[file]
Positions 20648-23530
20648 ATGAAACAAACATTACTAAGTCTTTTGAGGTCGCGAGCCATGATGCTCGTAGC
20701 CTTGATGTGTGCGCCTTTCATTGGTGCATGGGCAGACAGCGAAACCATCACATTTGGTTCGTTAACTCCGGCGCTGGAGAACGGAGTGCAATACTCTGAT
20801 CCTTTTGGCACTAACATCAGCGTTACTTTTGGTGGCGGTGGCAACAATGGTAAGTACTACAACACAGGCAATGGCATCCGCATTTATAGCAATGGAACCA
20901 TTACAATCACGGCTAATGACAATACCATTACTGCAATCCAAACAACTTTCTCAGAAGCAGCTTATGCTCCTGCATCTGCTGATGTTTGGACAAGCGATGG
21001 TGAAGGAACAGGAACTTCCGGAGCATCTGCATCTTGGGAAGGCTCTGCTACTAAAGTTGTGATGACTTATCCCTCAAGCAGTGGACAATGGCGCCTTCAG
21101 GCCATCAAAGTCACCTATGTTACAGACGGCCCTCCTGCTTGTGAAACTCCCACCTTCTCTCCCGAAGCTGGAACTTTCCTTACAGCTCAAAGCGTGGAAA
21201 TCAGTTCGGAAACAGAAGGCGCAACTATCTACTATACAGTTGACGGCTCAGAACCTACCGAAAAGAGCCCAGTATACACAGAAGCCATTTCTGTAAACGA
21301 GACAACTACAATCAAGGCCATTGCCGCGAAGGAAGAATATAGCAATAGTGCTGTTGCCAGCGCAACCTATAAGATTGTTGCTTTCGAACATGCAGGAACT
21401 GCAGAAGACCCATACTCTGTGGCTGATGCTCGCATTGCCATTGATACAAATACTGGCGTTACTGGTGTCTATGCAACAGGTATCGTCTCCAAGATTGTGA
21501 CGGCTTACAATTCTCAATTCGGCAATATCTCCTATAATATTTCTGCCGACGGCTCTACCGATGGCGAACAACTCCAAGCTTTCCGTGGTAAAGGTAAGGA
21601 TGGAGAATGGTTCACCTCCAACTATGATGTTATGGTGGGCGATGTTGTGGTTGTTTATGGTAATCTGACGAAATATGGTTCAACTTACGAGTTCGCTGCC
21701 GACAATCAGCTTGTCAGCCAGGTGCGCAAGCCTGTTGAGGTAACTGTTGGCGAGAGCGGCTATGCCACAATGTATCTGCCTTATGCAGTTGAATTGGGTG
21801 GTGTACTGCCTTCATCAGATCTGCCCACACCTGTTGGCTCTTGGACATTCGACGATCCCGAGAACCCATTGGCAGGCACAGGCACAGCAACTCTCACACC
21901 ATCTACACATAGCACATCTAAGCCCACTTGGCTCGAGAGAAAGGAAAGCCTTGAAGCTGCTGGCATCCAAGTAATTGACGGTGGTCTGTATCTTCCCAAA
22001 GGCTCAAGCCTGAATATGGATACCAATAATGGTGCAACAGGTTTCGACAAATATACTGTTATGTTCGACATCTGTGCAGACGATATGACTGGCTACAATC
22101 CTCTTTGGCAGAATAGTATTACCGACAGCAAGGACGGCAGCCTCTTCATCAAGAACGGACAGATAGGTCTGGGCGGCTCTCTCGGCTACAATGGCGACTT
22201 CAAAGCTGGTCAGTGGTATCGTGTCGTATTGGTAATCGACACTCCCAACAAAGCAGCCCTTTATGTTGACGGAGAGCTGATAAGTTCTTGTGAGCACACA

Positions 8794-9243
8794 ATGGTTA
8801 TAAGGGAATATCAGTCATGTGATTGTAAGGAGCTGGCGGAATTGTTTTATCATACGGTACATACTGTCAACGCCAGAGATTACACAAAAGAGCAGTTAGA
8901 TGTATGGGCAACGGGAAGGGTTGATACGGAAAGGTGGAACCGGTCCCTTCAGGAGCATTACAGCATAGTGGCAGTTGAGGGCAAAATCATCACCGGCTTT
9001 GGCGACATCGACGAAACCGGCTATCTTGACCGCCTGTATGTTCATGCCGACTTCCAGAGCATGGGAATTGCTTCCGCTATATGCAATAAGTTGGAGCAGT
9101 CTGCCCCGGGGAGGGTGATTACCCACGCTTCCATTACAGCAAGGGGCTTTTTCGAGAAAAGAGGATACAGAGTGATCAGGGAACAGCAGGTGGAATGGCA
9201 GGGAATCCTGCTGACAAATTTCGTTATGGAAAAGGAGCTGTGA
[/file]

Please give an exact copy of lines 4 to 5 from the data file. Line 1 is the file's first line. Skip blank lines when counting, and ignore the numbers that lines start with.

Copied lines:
20801 CCTTTTGGCACTAACATCAGCGTTACTTTTGGTGGCGGTGGCAACAATGGTAAGTACTACAACACAGGCAATGGCATCCGCATTTATAGCAATGGAACCA
20901 TTACAATCACGGCTAATGACAATACCATTACTGCAATCCAAACAACTTTCTCAGAAGCAGCTTATGCTCCTGCATCTGCTGATGTTTGGACAAGCGATGG